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Does the Rise of Robotic Technology Make People Healthier?

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  • Gunadi, Christian
  • Ryu, Hanbyul

Abstract

Technological advancements bring changes to our life, altering our behaviors as well as our role in the economy. In this paper, we examine the potential effect of the rise of robotic technology on health. The results of the analysis suggest that higher penetration of industrial robots in the local labor market is positively related to the health of the low-skilled population. A ten percent increase in robots per 1,000 workers is associated with an approximately 10% reduction in the fraction of low-skilled individuals reporting poor health. Further analysis suggests that reallocation of tasks and reduction in unhealthy behavior partly explain this finding.

Suggested Citation

  • Gunadi, Christian & Ryu, Hanbyul, 2020. "Does the Rise of Robotic Technology Make People Healthier?," GLO Discussion Paper Series 600, Global Labor Organization (GLO).
  • Handle: RePEc:zbw:glodps:600
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    Cited by:

    1. Gihleb, Rania & Giuntella, Osea & Stella, Luca & Wang, Tianyi, 2020. "Industrial Robots, Workers' Safety, and Health," IZA Discussion Papers 13672, Institute of Labor Economics (IZA).
    2. Lordan, Grace & Stringer, Eliza-Jane, 2022. "People versus Machines: The Impact of Being in an Automatable Job on Australian Worker's Mental Health and Life Satisfaction," IZA Discussion Papers 15182, Institute of Labor Economics (IZA).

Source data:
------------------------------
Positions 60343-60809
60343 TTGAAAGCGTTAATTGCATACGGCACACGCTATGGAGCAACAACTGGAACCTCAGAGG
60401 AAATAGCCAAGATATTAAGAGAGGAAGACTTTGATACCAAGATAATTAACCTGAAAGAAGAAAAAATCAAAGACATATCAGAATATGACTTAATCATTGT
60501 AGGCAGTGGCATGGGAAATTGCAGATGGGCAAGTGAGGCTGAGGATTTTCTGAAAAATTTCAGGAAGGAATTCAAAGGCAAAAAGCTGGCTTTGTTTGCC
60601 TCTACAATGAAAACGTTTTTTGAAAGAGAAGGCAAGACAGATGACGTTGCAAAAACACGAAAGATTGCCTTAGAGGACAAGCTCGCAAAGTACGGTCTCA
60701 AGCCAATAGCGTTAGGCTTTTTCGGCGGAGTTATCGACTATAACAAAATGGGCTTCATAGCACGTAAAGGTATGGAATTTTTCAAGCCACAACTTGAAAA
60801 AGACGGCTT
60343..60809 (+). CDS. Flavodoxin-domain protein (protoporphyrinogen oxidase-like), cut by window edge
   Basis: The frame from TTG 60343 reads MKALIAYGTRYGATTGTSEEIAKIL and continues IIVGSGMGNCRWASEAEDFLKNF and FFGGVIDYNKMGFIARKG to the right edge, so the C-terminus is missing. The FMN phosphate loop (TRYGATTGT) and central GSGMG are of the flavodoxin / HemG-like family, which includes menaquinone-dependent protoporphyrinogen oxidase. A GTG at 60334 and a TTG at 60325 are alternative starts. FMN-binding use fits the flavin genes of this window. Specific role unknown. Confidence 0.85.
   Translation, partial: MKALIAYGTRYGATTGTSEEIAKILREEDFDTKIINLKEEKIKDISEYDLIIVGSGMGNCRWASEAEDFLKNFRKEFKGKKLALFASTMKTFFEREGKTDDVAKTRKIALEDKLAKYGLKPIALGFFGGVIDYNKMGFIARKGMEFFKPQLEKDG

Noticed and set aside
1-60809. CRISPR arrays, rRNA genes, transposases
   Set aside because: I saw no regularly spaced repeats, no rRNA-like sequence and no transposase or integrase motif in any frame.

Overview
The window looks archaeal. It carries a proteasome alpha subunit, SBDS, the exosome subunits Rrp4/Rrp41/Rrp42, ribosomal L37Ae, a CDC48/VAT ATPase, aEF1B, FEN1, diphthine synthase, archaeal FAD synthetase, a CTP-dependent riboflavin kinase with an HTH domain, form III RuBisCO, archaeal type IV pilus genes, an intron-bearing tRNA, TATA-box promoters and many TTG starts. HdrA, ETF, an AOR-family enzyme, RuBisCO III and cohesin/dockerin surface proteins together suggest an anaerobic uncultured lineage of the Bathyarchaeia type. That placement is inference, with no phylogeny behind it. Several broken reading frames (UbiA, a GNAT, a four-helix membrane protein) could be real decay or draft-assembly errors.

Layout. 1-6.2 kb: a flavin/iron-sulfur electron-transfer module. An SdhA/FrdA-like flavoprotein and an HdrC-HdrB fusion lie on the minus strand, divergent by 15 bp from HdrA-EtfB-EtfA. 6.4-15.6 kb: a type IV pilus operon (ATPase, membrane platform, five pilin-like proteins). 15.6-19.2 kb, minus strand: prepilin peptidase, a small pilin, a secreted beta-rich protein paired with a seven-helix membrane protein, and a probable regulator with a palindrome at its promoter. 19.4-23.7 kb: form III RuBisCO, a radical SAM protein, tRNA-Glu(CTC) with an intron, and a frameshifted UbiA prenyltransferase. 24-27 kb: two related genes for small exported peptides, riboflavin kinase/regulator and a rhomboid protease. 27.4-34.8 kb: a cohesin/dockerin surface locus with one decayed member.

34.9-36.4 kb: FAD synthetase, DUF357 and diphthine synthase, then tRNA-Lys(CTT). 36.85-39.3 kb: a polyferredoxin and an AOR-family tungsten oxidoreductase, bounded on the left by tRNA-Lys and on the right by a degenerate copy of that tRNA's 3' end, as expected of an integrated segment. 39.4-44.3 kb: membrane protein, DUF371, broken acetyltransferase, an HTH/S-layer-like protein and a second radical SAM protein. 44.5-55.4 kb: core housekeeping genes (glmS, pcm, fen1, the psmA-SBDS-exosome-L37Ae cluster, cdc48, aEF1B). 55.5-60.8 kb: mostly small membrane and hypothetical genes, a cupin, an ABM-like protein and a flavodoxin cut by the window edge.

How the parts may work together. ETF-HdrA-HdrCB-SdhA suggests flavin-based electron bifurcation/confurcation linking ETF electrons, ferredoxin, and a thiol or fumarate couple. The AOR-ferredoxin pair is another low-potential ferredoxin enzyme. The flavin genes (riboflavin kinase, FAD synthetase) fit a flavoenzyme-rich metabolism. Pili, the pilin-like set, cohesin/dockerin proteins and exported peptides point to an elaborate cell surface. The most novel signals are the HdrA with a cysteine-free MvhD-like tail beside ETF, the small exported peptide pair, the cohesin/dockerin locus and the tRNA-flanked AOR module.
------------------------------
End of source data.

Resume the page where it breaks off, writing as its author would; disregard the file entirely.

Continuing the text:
3. Bei Liu & Hong Chen & Shiyan Jiang & Qingqing Sun, 2021. "Why Can’t I Work in a Green Way? Research on the Influencing Mechanism of Employees’ Labor Intentions," Sustainability, MDPI, vol. 13(20), pages 1-13, October.
    4. Klump, Rainer & Jurkat, Anne & Schneider, Florian, 2021. "Tracking the rise of robots: A survey of the IFR database and its applications," MPRA Paper 107909, University Library of Munich, Germany.
    5. Klump, Rainer & Jurkat, Anne & Schneider, Florian, 2021. "Tracking the rise of robots: A survey of the IFR database and its applications," MPRA Paper 110390, University Library of Munich, Germany.

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    More about this item

    Keywords

    Automation; Robots; Health;
    All these keywords.

    JEL classification:

    • I10 - Health, Education, and Welfare - - Health - - - General
    • I13 - Health, Education, and Welfare - - Health - - - Health Insurance, Public and Private
    • J24 - Labor and Demographic Economics - - Demand and Supply of Labor - - - Human Capital; Skills; Occupational Choice; Labor Productivity
    • O33 - Economic Development, Innovation, Technological Change, and Growth - - Innovation; Research and Development; Technological Change; Intellectual Property Rights - - - Technological Change: Choices and Consequences; Diffusion Processes

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